the school’s letter to the parents, this was what my second grade parents received regarding the
upcoming visit:

The underlying message in the activity for Thursday is: "You can be who you say
you are" and the activity focuses on gender stereotyping (which is much more
appropriate developmentally for a 7 year old). We are having teachers from
Gender Spectrum, a group of educators who visit elementary, middle, and high
schools, visit to discuss the rainbow of gender. The message to children is that
gender is who one feels to be inside: you are who you say you are. Together we
will explore gender stereotypes and the limitations that they impose. The
presenters will ask the kids what activities they like to do and will begin to
categorize them randomly under "boy" and "girl" categories. This will give rise
to a discussion about whether or not soccer is just for girls to play, for example.
This is in line with the stories that we have read throughout the year discussing
and challenging gender stereotypes (include stories about girls who want to play
on little league teams, women who dream of voting such as Sojourner Truth and
Susan B. Anthony, or boys who want to play with dolls or learn to dance ballet -
such as Alvin Ailey). At least one of the presenters will be a transgender
individual, so while we talk about stereotypes, they will introduce that word
"transgender" as we discuss. We are talking about transgender from the
perspective that sometimes what people feel on inside doesn’t match what other
people see on the outside. I think that is the extent to which the presenters will
delve into as far as appropriate introduction to this topic for this age group of kids.
Again, the message is "you can be who you say you are".

We will handle these concepts and the children’s questions in age-appropriate and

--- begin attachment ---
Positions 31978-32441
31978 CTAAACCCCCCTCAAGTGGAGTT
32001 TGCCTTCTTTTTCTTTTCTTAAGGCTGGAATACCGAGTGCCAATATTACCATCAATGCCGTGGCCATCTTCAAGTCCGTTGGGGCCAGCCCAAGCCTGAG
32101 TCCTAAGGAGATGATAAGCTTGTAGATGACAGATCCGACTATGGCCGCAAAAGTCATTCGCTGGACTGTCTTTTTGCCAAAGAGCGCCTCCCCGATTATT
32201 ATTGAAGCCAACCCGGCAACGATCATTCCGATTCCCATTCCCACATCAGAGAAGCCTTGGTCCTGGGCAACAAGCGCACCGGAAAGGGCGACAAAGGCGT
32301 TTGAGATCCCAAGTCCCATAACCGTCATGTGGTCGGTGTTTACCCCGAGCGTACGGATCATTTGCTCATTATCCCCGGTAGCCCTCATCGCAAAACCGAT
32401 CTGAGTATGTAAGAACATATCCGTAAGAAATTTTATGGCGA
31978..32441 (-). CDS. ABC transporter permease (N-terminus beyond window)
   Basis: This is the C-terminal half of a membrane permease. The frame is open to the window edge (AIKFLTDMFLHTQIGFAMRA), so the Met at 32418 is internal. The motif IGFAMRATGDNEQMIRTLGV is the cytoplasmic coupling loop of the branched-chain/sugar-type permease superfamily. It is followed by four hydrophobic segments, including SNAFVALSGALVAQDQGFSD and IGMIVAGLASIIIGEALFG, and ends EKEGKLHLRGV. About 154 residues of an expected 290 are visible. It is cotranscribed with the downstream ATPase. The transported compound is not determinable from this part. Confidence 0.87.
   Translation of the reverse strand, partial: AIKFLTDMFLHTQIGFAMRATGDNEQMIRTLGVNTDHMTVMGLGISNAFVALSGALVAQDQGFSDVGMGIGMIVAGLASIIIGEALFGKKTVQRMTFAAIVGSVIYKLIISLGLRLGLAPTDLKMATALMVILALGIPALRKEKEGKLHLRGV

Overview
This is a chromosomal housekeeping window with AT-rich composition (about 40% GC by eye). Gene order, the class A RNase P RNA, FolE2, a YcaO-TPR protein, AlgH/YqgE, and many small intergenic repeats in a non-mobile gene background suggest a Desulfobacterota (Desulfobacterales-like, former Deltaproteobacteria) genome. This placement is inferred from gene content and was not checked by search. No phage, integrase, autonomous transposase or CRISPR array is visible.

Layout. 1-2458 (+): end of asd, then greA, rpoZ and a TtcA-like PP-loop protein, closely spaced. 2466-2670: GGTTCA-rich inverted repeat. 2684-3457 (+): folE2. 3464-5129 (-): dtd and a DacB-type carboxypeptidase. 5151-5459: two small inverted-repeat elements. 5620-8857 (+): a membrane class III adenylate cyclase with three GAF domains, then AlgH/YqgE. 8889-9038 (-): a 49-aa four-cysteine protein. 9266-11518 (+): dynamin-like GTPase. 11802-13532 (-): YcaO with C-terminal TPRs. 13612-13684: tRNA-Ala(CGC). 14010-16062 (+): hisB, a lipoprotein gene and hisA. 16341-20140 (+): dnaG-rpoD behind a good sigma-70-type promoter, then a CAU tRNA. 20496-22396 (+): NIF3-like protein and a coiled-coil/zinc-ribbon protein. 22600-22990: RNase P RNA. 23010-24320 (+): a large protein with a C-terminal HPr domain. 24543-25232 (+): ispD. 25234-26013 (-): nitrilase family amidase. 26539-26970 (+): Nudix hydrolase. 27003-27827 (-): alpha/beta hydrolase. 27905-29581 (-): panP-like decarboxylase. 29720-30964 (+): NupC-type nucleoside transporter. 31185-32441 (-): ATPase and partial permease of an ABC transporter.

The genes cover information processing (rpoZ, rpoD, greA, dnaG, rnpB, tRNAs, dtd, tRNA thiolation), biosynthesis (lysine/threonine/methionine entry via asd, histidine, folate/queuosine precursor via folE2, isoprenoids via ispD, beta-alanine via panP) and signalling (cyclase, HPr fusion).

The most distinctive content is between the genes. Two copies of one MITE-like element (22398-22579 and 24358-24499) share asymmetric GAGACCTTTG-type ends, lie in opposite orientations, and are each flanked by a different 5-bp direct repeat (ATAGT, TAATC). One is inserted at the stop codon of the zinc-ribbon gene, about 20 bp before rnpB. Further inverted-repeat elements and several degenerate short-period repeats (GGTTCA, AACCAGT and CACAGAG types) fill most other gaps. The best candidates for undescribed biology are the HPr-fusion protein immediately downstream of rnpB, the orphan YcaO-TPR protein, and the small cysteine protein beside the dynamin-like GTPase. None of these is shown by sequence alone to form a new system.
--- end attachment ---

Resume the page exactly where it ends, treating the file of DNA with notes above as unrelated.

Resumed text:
sensitive ways. These are not issues of sexuality, but of gender identity. We are
staying the course of GENDER IDENTITY and in no way will bring up sexuality.
In general, children who are naturally inquisitive will ask more questions than
those who are not. When presented in a factual manner about gender identity,
children are not confused by these subjects. As with any new subject, if you do
not know enough about gender variance to feel comfortable discussing it with

Stephanie is an advocate for transgender issues. An excellent starter for parents can be found here at
http://www.helpstartshere.org/Default.aspx?PageID=1114 and at http://www.genderspectrum.org/

your child, a fine response is, “This is something I don’t know much about. I
would be happy to learn more if it interests you.”

As to why Park Day School is featuring this topic at this time, it is part of our
ongoing diversity work. You may have read in the New York Times an article
over the summer that Park Day School was mentioned as one of the schools that
does not line children up by gender and welcomes transgender people as part of
our community. This reflects our ongoing commitment to inclusivity and
diversity. In the spring of 2002, Park Day School’s Campaign for Awareness,
Respect, and Empathy (CARE) Week was dedicated to gay, lesbian, bisexual and
transgender issues which were discussed in each classroom as appropriate. This
continues to be part of the curriculum in our classes. At Park Day School we
respect that people can dress however they feel best reflects them. We are
comfortable with any child wearing pants or any child wearing a dress. We are